Tomás Alvarez, Mike Marriner, Emily May, Andrew Mangino, and Jeff Parker: five individuals who, at first glance, don’t have much in common. Jeff uses his MBA to run a dental clinic, while Tomás beat boxes with high schoolers. Andrew was a speechwriter for Vice President Biden and Attorney General Holder before setting out to infect every student in America with the belief that they can change the world. Mike turned a reality series on PBS into a vehicle for transforming education as we know it, and Emily is stomping out street harassment. They come from different corners of the U.S. and walks of life, and work in wildly different worlds. Yet there is one thing that they all share: Each one of them is fed up with traditional approaches to solving long-standing social challenges so they’ve taken more creative paths..
In a society where “innovation” is a growing buzzword, there is no shortage of proposed solutions to social problems – but there’s a big gap between creating a solution and building a lasting pattern of change. We need solutions that stick – ideas that have a lasting and sustainable impact on the people that need them the most. Stickiness begins with empathy and a deep understanding of the people you’re out to serve, and all the many different people and interests with a stake in a particular issue. The best entrepreneurs build magnetic solutions that are so tuned into their target audience that they attract others to participate, rather than having to constantly push or sell. Their ability to attract energy fuels their idea's growth more than the best conceived strategic plan.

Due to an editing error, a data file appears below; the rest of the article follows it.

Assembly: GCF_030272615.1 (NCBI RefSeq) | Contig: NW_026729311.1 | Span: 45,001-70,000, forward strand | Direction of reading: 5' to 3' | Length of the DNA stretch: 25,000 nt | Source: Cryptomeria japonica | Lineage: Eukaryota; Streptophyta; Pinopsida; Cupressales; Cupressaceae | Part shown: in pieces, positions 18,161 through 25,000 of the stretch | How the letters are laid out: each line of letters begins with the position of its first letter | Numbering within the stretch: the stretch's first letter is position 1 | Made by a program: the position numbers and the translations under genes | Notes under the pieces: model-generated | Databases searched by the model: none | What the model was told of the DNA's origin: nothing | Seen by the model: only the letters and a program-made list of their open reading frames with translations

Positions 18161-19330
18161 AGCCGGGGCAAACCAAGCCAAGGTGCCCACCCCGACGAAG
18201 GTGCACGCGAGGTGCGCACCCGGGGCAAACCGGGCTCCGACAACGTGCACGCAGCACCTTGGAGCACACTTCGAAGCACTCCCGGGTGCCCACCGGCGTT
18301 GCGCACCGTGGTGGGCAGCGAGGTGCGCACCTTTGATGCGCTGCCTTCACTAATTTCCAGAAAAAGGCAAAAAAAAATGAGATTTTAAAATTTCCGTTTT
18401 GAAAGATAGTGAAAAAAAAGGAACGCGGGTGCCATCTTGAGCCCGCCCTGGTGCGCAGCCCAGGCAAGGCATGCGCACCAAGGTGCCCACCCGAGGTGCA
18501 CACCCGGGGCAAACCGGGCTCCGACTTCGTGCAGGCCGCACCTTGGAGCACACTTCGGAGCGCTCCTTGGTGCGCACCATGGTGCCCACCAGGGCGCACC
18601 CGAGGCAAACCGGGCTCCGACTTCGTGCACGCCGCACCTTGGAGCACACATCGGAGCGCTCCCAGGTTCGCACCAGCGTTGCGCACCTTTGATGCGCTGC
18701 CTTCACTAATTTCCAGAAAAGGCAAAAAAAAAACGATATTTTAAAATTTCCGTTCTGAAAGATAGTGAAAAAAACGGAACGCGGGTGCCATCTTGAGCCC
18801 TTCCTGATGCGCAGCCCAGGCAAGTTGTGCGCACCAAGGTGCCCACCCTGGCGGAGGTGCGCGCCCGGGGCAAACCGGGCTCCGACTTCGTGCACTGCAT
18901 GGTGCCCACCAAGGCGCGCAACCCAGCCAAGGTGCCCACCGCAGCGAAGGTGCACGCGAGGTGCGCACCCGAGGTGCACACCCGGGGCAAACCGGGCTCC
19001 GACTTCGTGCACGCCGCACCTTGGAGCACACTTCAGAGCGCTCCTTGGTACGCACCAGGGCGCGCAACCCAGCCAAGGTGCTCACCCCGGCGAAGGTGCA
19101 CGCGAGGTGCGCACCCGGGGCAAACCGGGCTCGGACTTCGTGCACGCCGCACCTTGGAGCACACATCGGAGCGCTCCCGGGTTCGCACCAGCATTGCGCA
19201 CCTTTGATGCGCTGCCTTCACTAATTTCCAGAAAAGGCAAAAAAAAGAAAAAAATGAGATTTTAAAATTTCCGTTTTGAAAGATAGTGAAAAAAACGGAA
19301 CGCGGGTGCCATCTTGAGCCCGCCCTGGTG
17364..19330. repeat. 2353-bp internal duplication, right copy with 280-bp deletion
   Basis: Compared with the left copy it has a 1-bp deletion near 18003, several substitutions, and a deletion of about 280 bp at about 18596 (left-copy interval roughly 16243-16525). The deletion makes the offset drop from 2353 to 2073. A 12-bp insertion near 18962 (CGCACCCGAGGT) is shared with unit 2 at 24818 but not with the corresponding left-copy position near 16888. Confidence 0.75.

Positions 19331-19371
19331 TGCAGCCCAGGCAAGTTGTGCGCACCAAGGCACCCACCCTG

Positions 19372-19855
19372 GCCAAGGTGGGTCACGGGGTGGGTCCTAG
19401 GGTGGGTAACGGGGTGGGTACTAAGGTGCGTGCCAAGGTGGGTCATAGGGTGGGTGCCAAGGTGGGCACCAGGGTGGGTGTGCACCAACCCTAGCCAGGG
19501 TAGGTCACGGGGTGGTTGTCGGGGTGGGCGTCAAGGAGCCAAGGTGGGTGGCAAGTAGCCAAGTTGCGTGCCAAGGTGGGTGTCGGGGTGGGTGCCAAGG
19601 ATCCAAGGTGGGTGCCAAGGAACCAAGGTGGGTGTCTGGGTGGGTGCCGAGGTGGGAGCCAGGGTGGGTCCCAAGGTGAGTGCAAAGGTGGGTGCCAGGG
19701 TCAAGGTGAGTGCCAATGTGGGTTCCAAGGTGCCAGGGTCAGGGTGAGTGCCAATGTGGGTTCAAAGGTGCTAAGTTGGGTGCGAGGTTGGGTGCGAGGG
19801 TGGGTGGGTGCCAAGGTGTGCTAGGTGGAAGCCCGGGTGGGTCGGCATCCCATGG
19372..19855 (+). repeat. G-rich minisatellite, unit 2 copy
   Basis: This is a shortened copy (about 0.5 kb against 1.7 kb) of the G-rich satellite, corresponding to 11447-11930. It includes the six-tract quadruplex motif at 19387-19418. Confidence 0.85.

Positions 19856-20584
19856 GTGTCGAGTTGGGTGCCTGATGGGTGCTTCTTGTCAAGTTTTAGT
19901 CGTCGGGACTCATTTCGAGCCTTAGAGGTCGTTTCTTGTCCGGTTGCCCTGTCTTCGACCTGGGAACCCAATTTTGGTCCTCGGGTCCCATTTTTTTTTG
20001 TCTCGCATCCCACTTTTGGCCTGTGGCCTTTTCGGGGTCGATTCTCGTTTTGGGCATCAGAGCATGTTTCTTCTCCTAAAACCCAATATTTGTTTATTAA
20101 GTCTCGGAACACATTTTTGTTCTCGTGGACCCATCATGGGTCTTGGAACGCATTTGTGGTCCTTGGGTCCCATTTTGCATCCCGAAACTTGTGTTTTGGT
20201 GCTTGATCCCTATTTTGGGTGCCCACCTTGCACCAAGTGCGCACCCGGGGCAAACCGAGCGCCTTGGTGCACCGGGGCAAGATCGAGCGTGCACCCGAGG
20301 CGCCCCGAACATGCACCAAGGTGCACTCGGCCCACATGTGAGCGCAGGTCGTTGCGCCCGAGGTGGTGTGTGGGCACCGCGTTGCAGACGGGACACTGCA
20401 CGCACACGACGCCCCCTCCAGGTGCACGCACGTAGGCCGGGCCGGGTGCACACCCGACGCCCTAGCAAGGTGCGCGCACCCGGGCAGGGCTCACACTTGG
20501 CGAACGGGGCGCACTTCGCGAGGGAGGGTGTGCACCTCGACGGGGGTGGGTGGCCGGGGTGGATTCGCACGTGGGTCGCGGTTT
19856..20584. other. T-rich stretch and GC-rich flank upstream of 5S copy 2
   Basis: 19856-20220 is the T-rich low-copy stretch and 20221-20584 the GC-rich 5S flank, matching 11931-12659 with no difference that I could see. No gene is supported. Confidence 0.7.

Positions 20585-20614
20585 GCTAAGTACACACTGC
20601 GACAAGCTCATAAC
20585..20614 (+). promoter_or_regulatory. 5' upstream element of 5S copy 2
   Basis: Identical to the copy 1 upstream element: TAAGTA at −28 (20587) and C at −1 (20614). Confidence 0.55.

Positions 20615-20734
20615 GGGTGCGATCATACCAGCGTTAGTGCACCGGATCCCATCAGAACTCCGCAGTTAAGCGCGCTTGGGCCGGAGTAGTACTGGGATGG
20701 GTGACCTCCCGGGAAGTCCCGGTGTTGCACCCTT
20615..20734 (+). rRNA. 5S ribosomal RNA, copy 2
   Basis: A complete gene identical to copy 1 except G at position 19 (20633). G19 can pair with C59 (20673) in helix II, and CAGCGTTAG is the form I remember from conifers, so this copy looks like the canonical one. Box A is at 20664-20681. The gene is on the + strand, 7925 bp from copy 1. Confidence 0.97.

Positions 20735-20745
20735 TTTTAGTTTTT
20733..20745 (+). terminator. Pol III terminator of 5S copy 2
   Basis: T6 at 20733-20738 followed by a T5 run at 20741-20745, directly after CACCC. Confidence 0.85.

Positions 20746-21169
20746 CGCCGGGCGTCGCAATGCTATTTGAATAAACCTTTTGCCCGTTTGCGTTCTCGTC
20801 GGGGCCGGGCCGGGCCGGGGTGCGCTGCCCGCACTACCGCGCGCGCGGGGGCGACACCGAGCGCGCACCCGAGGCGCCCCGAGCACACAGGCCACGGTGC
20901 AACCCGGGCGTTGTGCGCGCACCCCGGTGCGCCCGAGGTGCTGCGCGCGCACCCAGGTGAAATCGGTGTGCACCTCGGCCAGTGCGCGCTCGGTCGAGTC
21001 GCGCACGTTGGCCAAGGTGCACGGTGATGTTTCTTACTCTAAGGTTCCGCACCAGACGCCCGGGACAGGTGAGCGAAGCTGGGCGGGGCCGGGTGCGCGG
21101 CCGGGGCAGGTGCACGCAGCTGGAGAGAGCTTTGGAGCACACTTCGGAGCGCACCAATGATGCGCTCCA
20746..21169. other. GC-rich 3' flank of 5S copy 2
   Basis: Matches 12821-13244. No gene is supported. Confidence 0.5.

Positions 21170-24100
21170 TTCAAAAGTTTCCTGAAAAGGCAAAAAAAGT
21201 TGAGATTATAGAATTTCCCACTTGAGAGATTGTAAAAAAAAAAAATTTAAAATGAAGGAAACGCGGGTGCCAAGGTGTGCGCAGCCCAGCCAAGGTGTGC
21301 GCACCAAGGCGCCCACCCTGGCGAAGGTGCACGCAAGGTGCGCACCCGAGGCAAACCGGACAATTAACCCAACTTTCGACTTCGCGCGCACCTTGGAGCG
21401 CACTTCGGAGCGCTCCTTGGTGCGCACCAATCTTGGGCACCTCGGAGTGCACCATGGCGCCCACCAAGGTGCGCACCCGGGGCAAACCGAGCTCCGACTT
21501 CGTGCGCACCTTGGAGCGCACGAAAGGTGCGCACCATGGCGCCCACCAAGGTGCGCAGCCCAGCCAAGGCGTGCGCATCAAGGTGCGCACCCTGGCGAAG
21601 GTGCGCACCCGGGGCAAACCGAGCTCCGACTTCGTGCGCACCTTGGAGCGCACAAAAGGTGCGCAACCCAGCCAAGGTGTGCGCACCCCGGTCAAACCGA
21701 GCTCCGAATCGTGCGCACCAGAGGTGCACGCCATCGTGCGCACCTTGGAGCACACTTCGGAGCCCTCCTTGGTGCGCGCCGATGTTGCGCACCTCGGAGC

Below you'll meet five social entrepreneurs who are at the forefront of some of the U.S.’s most pertinent social problems. Through their content, tools, and organizational structure, they stay relevant to their constituents – making them active participants in spreading a solution, rather than recipients of a service.
Like the many Ashoka Fellows before them, their work helps illuminate these problems through a refreshing lens of solutions and progress.
Tomás Alvarez III | Beats Rhymes & Life, Inc.
Real-talk: Breaking the cultural divide between mental health service providers and young people of color